Home 3d Printing the moonshot stocks Scottish Mortgage is buying

the moonshot stocks Scottish Mortgage is buying


Flying taxis and 3D-printed rockets may sound like flights of fancy, but the companies developing them are making a real impact in the investment world and many British investors are likely to own a stake in the firms without realising.

The businesses behind those ambitious products are among the cluster of futuristic firms backed by FTSE 100-listed Scottish Mortgage, Britain’s largest investment trust, over the past year.  The £17bn trust, run by Edinburgh fund group Baillie Gifford, is a firm favourite of DIY investors, who own a third of its shares.

Scottish Mortgage’s managers look for companies with “transformational growth potential” and in recent years have pushed that mandate into technologies that may seem the stuff of science fiction.

Firms bought by the trust since last year include Joby Aviation and Lilium, both electric plane companies which taxi people between cities, and Relativity Space, which uses 3D printing to build rockets that can carry cargo into space. This week SpaceX, a more longstanding holding, won a $2.9bn (£2.1bn) Nasa contract to build a spacecraft to put humans on the moon for the first time since 1972.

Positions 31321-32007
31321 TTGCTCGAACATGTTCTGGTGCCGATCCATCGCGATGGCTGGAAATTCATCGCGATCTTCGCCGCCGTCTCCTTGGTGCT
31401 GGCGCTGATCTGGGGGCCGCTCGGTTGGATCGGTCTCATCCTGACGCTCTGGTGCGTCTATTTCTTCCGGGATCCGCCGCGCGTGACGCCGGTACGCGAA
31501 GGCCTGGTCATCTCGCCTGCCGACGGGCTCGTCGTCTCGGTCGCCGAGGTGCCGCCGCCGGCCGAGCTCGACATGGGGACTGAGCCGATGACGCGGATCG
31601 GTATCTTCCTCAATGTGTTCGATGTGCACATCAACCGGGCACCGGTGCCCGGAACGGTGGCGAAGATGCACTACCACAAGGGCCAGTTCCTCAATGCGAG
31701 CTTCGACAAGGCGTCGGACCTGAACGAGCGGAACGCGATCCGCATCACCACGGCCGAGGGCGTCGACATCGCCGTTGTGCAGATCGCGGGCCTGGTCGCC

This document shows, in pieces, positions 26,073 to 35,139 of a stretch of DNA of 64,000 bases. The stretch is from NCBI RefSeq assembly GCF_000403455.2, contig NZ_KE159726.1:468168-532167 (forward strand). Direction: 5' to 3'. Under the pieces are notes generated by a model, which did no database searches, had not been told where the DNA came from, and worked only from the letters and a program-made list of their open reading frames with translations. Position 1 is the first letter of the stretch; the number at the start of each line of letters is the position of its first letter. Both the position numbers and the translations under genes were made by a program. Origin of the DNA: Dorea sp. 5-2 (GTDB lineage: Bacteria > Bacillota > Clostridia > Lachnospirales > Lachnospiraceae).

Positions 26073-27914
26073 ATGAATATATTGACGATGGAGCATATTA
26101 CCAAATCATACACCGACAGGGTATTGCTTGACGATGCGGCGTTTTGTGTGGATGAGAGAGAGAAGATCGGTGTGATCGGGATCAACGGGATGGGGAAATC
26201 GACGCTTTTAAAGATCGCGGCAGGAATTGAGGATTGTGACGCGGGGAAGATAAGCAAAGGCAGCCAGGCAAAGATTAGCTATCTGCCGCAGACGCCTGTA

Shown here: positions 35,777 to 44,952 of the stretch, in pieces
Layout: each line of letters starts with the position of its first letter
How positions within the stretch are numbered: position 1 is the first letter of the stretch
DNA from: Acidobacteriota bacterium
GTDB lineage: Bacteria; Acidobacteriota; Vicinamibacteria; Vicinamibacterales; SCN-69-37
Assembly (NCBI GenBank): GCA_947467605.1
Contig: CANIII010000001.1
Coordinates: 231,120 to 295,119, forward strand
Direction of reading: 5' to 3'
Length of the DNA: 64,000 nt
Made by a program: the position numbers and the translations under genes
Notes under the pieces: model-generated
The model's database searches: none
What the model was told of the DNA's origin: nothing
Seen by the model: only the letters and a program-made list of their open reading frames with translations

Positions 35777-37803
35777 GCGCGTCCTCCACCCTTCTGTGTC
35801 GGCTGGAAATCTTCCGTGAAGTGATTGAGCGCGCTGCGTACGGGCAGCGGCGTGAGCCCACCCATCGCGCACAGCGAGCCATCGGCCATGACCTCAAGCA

Baillie Gifford, most famous for the huge profits it has made from its investment in Tesla, the electric car company, and Amazon, the e-commerce giant, is now looking for the next batch of companies to revolutionise their industries.

Rose Nguyen, of Baillie Gifford, said the fund group was focused on companies with “high-risk, early-stage ideas that propel start-ups to success”.

“Every company faces an inherent tension between growing the already-successful part of the business versus developing high-risk early-stage ideas. To sustain success and innovation in the long term, a company needs to do both tasks well,” she said.

Other companies bought by Scottish Mortgage since 2020 include Zymergen, a “biofacturing” company which uses biology and genomics to build products and make scientific breakthrough in agriculture, electronics and personal care, and Northvolt, a Swedish battery company run by former Tesla employees. 

These early-stage investments are all unquoted companies, an increasing focus for the trust, which can hold up to 30pc of its assets in companies not listed on the stock market.

Public companies bought by the trust since last year, which DIY investors can buy directly, include Carvana, an American online-only used car retailer, Adyen, a Dutch online payments group, and Moderna, which developed a Covid-19 vaccine. 

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